All Quiet Along the Potomac Tonight

DESCRIPTION: "All quiet along the Potomac tonight Except here and there a stray picket...." The picket dreams of his family as he stands guard. Suddenly a shot rings out; the guard falls wounded and bids farewell to his family; "The picket's off duty forever."
AUTHOR: Words: Ethel Lynn Beers/Music: Various
EARLIEST DATE: 1863 (sheet music)
KEYWORDS: Civilwar death family separation
REFERENCES (8 citations):
RJackson-19CPop, pp. 2-5, "All Quiet Along the Potomac" (1 text, 1 tune)
Lawrence, p. 400, "All Quiet Along the Potomac To-Night" (1 text plus a copy of an early sheet music cover)
Silber-CivWarFull, pp. 128-130, "All Quiet Along the Potomac (The Picket Guard)" (1 text, 1 tune)
Silber-CivWarAbbr, pp. 66-67, "All Quiet Along the Potomac" (1 text, 1 tune)
WolfAmericanSongSheets, #1880, pp. 126-127, "Picket's Last Watch" (10 references)
Messerli, pp. 127-130, "All Quiet Along the Potomac" (1 text)
Hill-CivWar, pp. 64-65, "The Picket-Guard" (1 text)

ST RJ19002 (Full)
Roud #6559
LOCSinging, cw104620, "The Picket Guard", Johnson (Philadelphia), n.d.; also cw104610, cw104630, as110970, "[The] Picket Guard"; hc00006a, "Picket's Last Watch"
Picket's Last Watch
NOTES [242 words]: In the early stages of the Civil War, when the southerners still held the south bank of the Potomac, the War Department issued regular bulletins on the status of the armies. The papers regularly printed these reports of "All quiet along the Potomac." One day, the report ran "All quiet along the Potomac. A picket shot." Hence this song.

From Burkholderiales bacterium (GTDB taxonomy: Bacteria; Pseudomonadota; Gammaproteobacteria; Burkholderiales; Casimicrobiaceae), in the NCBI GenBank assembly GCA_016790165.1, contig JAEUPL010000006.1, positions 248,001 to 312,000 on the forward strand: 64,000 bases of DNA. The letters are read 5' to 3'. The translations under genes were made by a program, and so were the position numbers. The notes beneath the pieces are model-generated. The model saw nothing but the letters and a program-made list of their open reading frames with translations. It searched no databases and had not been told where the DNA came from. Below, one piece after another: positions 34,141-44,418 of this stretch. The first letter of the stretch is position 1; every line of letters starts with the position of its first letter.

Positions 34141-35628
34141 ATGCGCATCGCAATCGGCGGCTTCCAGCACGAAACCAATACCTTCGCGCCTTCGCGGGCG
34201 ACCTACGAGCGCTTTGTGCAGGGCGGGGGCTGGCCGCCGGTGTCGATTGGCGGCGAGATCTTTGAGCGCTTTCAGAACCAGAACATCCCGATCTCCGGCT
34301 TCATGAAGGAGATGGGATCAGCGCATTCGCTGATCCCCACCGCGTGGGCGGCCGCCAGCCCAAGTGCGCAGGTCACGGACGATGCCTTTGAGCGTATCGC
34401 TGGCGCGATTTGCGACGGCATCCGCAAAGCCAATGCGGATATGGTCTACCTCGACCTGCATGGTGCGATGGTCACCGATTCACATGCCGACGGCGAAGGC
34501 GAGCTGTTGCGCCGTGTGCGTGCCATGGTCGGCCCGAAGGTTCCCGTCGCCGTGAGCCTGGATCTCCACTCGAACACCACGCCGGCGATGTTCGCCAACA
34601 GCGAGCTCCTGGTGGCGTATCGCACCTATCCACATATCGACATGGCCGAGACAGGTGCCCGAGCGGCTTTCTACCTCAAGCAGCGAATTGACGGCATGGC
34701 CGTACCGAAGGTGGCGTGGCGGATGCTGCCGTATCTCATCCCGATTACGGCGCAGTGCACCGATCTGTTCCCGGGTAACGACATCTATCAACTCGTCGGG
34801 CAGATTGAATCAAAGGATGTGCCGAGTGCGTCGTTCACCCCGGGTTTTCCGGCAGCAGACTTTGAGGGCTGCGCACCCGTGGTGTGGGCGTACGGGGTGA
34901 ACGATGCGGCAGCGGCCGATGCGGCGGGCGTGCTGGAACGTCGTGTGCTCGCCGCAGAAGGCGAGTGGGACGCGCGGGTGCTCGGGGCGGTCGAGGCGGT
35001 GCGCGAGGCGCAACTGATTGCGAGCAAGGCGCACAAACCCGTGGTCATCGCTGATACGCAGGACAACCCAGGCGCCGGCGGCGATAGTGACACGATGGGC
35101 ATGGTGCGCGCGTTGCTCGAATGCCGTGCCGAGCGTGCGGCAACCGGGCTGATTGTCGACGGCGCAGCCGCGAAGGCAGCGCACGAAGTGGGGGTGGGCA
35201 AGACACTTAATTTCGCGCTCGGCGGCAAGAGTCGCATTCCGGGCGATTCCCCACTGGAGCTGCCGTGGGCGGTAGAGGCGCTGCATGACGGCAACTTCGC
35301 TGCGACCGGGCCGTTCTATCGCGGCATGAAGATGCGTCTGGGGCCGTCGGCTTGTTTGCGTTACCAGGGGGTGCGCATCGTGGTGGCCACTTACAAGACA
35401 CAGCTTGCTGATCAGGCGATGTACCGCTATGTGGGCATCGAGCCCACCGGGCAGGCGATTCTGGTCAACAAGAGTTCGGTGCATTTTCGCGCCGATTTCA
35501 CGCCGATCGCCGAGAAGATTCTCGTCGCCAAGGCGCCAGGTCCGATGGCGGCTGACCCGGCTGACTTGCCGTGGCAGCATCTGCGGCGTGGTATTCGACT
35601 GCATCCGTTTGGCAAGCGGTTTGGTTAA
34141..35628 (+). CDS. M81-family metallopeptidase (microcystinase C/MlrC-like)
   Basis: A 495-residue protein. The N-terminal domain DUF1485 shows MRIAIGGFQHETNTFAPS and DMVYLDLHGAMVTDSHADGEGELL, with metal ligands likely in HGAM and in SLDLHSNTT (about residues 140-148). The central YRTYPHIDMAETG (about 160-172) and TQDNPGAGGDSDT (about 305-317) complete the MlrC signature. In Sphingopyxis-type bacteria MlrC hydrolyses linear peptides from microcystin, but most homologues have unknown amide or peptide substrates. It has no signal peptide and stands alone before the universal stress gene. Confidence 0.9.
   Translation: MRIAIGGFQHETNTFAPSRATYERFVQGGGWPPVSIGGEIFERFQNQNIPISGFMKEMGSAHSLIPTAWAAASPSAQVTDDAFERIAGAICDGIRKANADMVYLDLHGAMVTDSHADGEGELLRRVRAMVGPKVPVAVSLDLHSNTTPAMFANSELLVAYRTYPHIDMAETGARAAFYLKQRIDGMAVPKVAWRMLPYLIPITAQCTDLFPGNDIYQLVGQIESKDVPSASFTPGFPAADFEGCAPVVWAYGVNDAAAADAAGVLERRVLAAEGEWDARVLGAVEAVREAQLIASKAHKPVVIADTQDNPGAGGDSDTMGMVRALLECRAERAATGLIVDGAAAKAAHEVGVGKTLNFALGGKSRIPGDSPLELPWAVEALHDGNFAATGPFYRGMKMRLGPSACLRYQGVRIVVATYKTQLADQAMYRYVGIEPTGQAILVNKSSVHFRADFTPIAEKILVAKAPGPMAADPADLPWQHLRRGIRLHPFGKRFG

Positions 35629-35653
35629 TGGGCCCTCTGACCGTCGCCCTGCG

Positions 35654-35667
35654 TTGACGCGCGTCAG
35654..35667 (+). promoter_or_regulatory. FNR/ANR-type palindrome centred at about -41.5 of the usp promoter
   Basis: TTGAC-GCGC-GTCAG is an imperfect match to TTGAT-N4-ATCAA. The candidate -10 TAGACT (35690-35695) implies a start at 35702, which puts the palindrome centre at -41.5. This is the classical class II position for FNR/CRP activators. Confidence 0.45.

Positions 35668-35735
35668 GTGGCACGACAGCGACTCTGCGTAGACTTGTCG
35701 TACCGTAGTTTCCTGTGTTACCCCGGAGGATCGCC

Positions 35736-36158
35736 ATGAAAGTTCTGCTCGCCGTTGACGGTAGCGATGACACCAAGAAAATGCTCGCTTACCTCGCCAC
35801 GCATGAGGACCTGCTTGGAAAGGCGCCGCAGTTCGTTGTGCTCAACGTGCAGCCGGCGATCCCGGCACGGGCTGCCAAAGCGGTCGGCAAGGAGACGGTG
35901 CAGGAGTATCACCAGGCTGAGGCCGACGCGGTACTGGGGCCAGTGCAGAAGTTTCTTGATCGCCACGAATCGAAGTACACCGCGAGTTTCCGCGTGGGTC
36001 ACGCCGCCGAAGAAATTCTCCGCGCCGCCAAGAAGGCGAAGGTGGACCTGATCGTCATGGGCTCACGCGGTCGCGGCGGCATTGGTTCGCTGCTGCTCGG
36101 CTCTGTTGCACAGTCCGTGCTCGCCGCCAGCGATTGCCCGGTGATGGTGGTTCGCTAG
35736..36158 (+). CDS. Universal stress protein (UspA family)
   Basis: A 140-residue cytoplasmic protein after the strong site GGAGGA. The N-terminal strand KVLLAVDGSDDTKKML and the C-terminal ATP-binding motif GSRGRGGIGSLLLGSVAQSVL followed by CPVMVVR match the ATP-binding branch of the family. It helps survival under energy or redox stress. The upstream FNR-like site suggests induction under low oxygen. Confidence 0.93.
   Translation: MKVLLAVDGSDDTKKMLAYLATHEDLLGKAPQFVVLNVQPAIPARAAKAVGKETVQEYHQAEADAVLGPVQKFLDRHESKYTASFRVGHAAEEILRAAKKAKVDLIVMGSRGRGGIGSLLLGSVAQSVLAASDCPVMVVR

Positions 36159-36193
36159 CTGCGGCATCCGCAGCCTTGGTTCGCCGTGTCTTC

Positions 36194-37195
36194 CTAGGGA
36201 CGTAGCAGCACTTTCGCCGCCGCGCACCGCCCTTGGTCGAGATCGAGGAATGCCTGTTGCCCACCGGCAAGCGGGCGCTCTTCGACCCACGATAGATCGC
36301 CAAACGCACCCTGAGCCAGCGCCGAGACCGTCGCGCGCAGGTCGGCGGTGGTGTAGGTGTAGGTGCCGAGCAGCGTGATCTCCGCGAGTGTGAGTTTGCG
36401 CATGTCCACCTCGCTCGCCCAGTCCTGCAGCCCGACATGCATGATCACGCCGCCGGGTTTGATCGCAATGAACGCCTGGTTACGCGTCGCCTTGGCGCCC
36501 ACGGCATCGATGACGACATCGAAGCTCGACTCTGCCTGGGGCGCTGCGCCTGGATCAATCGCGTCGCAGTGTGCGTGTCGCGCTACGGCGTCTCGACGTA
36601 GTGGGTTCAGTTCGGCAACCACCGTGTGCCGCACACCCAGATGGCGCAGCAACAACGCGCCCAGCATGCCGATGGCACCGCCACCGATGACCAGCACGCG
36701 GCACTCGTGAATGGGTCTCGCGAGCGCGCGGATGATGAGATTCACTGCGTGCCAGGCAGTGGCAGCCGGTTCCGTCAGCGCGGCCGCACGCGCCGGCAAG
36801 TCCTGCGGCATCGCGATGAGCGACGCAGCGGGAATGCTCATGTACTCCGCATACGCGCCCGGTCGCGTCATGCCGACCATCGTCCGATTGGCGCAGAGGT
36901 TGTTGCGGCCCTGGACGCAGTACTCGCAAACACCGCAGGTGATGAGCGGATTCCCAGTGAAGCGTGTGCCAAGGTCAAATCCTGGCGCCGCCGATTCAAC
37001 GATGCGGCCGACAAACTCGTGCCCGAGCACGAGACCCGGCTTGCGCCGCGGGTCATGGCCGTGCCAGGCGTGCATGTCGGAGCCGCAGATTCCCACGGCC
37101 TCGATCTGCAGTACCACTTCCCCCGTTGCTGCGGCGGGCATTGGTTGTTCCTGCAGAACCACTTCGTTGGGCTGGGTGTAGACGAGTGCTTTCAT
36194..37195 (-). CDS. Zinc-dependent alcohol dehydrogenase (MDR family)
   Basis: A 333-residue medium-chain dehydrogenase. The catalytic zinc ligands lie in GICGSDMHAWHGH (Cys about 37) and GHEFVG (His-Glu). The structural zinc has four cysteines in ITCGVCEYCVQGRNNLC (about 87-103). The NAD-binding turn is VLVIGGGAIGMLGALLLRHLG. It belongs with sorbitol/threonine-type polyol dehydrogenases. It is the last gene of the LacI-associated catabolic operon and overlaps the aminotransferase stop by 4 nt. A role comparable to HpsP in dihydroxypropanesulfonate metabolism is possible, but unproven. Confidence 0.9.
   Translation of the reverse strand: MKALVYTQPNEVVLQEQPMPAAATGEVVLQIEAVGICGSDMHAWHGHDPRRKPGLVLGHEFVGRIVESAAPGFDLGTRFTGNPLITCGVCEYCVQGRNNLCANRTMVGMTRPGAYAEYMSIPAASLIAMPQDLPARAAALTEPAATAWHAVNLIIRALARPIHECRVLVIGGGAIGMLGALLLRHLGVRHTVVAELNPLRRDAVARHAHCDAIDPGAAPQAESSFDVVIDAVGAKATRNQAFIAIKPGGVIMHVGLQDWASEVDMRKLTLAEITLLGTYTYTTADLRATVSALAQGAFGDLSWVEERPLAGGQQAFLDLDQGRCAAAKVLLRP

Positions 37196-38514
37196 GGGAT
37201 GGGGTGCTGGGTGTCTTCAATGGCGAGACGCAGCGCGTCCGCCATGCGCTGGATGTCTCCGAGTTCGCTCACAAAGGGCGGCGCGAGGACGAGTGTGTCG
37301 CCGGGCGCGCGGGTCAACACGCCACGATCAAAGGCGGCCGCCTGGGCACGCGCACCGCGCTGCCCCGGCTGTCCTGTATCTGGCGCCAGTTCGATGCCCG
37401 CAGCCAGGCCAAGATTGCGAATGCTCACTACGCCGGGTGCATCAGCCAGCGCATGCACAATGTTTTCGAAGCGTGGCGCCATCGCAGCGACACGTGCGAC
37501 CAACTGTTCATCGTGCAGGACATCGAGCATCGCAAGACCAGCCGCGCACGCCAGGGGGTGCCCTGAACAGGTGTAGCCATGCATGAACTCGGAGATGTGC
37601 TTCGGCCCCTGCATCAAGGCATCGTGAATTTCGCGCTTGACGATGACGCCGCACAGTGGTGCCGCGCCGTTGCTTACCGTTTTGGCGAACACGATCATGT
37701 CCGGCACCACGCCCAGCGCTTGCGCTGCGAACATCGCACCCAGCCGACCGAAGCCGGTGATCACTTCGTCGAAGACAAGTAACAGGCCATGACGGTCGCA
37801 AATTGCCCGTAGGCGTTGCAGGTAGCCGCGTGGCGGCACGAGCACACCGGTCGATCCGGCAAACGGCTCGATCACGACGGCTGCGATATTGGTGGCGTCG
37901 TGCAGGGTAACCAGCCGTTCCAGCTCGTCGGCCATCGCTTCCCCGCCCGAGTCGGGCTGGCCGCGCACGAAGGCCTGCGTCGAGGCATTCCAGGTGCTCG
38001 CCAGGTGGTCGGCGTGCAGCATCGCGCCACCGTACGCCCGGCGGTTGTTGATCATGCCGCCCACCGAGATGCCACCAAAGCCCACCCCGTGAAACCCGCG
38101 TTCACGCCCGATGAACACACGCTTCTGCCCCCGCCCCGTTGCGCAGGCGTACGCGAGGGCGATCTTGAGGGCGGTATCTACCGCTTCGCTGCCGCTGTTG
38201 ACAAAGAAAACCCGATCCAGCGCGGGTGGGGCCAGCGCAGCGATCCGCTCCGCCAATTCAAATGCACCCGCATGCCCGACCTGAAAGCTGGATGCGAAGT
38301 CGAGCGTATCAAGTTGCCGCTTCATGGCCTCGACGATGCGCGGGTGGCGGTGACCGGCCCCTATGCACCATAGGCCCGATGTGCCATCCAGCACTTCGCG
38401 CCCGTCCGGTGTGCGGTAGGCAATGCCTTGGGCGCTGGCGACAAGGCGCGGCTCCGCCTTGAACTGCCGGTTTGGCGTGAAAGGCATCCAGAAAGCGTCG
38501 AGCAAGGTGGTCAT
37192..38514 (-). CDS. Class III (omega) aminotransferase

Although several have claimed the authorship (the claim made by Lamar Fontaine was particularly well-known, e.g. his name is on the cover printed by Lawrence), and is quoted by H. M. Wharton in War Songs and Poems of the Southern Confederacy, p. 27, the poem is known to have been written by Mrs. Ethel Lynn Beers of New York in 1861. Several tunes have been offered, e.g. by John Hill Hewitt and W.H. Goodwin; Ben Schwartz points out that broadside LOCSinging as110970 lists "Music Composed and Sung by D. A. Warren." Hewitt supplied the version for the 1863 sheet music (published with attribution of authorship), but Goodwin's tune appears to have survived best.
Interestingly, although the poem is Northern, the title is Southern. Harry Dichter and Elliott Shapiro, Early American Sheet Music: Its Lure and Its Lore, 1768-1889, R. R. Bowker, 1941, p. 119, lists a printing by Julian A. Selby of Columbia, SC as the first under this title, adding "The words of this song were published by a number of Northern music publishers under the title of The Picket Guard, each with a different musical setting." - RBW
Last updated in version 4.3
File: RJ19002

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